The next day we decided to go to Uxmal, another Maya ruin close to Yucatan’s capital Merida. It has slightly less visitors and the little guide book we bought describes it as the most beautiful ruin city in Yucatan. The little book did like to use a lot of superlatives. To quote “It possesses some of the best examples of Classic architecture. […] A few of these monuments have been skilfully reconstructed by expert archaeologists to […] how they looked in their day of glory.” It did however contain a lot of useful information about the ruins itself and their history and was a great buy. Unfortunately it hasn’t been reworked in a while, so it ended up being quite a teaser, describing in exhaustive detail the amazing things to be observed inside the pyramid of the Magician, which is no longer accessible to tourists. The pyramid of the Magician remains an interesting building as it is the only pyramid with rounded corners.
The next stop was the nunnery. Mayan nunneries are like khmer liberaries: Nobody knows what the use of the buildings were and they just picked a word and stuck with it. Therefore any Mayan building with a larger number of rooms is called a nunnery. In this particular case there were four such buildings arranged around a square with absolutely stupendous and well preserved decorations on every front.
The little booklet helped us understand that while these buildings are typical Puuc style, some foreign elements were introduced later. The decorations included the traditional references to the rain god with it’s elephant-nose, geometric decorations and some minor figurines. Later on, after the cult of the feathered serpent reached also Uxmal, some things were added to the Puuc decorations, like a big serpent or, apparently the “sexual features” on some of the figures which are not Maya.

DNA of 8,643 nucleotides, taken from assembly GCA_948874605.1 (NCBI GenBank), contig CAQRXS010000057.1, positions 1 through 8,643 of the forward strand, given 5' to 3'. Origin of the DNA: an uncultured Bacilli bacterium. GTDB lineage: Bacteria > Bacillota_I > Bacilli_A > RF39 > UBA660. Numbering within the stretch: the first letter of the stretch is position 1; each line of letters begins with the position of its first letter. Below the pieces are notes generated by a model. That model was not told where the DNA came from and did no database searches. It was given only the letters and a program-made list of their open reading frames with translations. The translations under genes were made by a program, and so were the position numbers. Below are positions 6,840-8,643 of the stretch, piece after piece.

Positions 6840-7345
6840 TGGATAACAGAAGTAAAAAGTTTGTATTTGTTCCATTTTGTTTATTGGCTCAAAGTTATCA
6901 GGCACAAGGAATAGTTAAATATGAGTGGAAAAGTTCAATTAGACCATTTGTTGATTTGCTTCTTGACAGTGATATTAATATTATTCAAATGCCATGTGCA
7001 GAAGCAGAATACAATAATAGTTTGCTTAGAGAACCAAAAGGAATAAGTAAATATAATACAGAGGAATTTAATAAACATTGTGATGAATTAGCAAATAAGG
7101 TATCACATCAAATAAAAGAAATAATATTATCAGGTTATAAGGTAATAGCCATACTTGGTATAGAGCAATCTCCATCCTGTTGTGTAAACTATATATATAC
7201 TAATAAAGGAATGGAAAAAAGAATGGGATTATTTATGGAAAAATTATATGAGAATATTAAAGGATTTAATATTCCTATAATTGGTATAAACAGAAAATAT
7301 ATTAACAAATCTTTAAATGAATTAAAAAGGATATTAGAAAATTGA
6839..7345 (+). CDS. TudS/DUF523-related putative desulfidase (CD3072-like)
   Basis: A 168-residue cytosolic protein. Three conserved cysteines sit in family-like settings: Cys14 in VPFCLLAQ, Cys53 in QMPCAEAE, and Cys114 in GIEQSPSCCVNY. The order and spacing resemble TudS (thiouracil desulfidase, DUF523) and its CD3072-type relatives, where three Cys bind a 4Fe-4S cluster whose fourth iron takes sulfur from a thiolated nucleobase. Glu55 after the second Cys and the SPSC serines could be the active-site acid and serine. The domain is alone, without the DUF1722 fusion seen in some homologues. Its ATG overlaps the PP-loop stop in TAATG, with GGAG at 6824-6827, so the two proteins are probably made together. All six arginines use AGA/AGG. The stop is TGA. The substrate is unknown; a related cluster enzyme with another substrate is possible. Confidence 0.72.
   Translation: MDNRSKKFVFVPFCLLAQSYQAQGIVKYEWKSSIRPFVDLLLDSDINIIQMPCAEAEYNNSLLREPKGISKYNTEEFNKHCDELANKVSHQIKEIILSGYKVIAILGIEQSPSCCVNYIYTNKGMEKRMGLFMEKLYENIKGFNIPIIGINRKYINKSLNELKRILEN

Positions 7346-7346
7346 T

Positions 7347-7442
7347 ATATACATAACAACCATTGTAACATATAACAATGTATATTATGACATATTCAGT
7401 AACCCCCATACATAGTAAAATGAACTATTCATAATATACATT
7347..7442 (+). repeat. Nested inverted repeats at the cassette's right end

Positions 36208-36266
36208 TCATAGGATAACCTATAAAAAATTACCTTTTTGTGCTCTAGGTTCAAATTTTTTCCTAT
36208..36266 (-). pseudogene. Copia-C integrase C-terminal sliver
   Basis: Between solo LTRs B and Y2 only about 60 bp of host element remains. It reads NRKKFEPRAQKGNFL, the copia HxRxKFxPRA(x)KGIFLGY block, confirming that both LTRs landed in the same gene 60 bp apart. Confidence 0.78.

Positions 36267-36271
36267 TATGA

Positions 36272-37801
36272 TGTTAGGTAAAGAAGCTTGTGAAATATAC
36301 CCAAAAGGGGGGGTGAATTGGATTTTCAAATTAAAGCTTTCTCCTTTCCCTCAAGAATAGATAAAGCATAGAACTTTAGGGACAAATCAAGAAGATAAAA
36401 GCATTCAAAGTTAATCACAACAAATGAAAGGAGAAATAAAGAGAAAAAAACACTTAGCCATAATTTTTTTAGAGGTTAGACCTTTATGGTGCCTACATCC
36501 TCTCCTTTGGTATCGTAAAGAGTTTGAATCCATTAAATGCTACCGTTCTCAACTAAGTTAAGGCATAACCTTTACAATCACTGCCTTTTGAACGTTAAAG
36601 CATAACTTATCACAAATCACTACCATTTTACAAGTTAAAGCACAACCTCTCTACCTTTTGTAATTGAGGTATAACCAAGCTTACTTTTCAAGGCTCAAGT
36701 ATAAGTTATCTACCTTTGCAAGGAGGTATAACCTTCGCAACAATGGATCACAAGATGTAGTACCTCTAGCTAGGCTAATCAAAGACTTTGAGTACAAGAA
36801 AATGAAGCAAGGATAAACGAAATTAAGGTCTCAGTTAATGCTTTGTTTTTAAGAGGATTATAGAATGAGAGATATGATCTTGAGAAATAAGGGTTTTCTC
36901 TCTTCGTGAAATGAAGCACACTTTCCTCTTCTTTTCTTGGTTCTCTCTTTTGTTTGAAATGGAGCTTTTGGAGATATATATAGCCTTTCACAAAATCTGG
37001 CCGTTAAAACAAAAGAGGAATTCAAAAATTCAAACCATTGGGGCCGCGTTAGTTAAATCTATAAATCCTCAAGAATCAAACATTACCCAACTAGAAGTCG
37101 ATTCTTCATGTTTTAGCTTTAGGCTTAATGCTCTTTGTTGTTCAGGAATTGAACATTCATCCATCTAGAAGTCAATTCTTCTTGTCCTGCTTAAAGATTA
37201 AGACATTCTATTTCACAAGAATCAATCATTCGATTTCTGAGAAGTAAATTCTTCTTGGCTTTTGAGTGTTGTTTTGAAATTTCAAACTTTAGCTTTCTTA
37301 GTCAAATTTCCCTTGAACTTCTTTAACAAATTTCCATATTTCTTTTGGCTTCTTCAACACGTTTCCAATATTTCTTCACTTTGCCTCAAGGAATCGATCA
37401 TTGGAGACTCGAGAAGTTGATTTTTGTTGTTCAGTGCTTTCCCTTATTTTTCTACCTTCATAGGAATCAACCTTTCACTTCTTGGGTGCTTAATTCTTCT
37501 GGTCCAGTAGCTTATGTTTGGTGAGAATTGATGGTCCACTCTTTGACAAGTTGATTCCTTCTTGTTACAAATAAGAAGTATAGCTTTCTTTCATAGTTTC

The book went also into details on how to separate the two different Maya building styles present in Uxmal: Chenes and Puuc, but to be perfectly honest we were not quite able to make out the difference. The only ‘pure’ Chenes building we saw in Uxmal was the entrance door on top of the Pyramid of the magician. Maybe some of it wa also lost in translation.. The Puuc style completely covered the building in decorations while the Chenes style adorned the building in decorations entirely.. We weren’t quite sure where the difference is. In either case oth were very pretty and often they were mixed in the same building, which didn’t facilitate the differentiation.
From the nunnery we walked out to see the standard buildings that seem to exist in almost every Mayan ruin: The mandatory ball court, the second pyramid, the emperor’s palace and what was announced as a second nunnery but really turned out to be just a single wall left standing.. There was supposedly a second wall on the opposite side. But we couldn’t figure out which direction it was supposed to be in. I suppose there wasn’t much left of it.
We happened to be in Merida at the right time to watch a game of Pok-ta-pok in the city center. It’s on every Friday evening if you want to see it too. It was nice to get an idea of how the game would usually be played, even though I suspect that the life or death games the Mayas used to (probably) play had people that were a bit more accustomed to playing the game. Because the game wasn’t fascinating enough, they decided to light the ball on fire after a while. But, to even things out, you were then allowed to touch it with your hands.. As if you would want to!